e-Library of Evidence for Nutrition Actions (eLENA)

eLENA interventions and global targets

Evidence linking micronutrient supplementation in pregnant women with HIV to global targets*

Global nutrition targets 2025


40% reduction in the number of children under-5 who are stunted

Direct evidence for a link between micronutrient supplementation in pregnant women with HIV and reduced risk of stunting is not currently available at the systematic review level. Results of a 2012 systematic review and meta-analysis of women with HIV found that supplementation with multivitamins (vitamins B, C and E) during pregnancy was associated with reduced risk of low birth weight. Results of a 2013 pooling analysis of longitudinal birth cohorts found that low birth weight was associated with increased odds of both stunting and wasting in childhood, providing indirect evidence for a link between micronutrient supplementation in pregnant women with HIV and reduced odds of stunting.



30% reduction in low birth weight

Direct evidence for the effect of micronutrient supplementation in pregnant women with HIV on risk of low birth weight comes from the results of a 2012 systematic review and meta-analysis which found that supplementation with multivitamins (vitamins B, C and E) in pregnant women with HIV during pregnancy was associated with reduced risk of low birth weight.



Reduce and maintain childhood wasting to less than 5%

Direct evidence for a link between micronutrient supplementation in pregnant women with HIV and reduced risk of wasting is not currently available at the systematic review level. Results of a 2012 systematic review and meta-analysis of pregnant women with HIV found that supplementation with multivitamins (vitamins B, C and E) during pregnancy was associated with reduced risk of low birth weight. Results of a 2013 pooling analysis of longitudinal birth cohorts found that low birth weight was associated with increased odds of both stunting and wasting in childhood, providing indirect evidence for a link between multiple micronutrient supplementation in pregnant women with HIV and reduced wasting.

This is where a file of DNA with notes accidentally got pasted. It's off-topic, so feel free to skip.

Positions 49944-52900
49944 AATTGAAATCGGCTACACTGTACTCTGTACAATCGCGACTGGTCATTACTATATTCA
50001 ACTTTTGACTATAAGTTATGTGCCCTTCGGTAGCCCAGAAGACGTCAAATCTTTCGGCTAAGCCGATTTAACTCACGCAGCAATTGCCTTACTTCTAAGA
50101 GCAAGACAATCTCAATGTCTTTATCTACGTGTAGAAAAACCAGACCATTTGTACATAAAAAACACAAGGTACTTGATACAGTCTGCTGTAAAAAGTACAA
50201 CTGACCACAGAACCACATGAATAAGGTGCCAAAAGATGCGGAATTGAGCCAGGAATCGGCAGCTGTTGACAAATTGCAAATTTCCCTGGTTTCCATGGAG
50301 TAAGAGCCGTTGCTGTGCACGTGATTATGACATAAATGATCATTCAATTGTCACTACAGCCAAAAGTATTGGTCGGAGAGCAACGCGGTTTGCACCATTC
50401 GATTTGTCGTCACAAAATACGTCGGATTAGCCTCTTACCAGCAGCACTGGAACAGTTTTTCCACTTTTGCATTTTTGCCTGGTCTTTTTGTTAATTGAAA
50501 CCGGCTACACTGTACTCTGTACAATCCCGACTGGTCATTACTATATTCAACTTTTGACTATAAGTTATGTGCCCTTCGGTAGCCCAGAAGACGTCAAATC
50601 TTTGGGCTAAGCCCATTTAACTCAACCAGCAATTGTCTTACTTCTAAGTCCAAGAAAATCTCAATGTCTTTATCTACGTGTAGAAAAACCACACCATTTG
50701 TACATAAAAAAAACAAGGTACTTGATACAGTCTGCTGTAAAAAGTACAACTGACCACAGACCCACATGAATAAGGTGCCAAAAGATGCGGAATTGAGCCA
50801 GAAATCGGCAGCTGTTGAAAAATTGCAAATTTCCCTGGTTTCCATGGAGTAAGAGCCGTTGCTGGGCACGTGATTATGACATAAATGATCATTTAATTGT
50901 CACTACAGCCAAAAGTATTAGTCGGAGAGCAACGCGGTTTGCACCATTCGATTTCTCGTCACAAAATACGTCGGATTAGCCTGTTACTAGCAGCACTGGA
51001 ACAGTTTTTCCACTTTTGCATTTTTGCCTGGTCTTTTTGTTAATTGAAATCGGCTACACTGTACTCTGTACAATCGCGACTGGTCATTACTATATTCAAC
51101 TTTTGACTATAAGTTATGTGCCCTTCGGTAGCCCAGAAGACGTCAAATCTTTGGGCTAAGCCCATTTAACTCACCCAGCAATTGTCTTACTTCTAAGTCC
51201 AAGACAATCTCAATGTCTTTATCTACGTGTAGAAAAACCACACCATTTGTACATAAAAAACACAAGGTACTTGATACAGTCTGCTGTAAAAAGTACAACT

* With few exceptions, links noted between interventions and global nutrition or NCD targets are based on published evidence resulting from systematic reviews of the literature. Individual studies were not assessed unless they were included in such a published review.

Coloured icons indicate that there is evidence of a direct link between the intervention of interest and target(s); i.e. systematic reviews are available assessing the effect of the intervention on an outcome directly relevant to the targets (e.g. prevalence of stunting, rate of breastfeeding, etc.).

Grey icons indicate that there is evidence of an indirect link between the intervention of interest and target(s). Where indirect links have been noted, systematic reviews linking the intervention directly to one or more targets are not currently available; i.e. the studies included in the review(s) do not assess the effect of the intervention on the outcomes that are directly relevant to the targets. For example, systematic reviews directly linking breastfeeding to stunting are not currently available. However, systematic reviews linking breastfeeding to a reduction in diarrhoea are available, as are reviews linking diarrhoea to increases in stunting. Therefore, interventions that increase breastfeeding rates may indirectly reduce stunting. Additionally, indirect links may be noted when the only available outcome data is for an indicator used to assess outcomes relevant to the targets. For example, body mass index (BMI) is an indicator for overweight and obesity and an intervention that reduces BMI may contribute to decreasing rates of overweight and/or obesity. Therefore, an indirect link would be noted between interventions for which systematic review(s) report BMI as an outcome, and the global overweight and obesity targets.

Printable summary

Download a summary of all nutrition interventions featured on eLENA with corresponding global nutrition and NCD targets in PDF format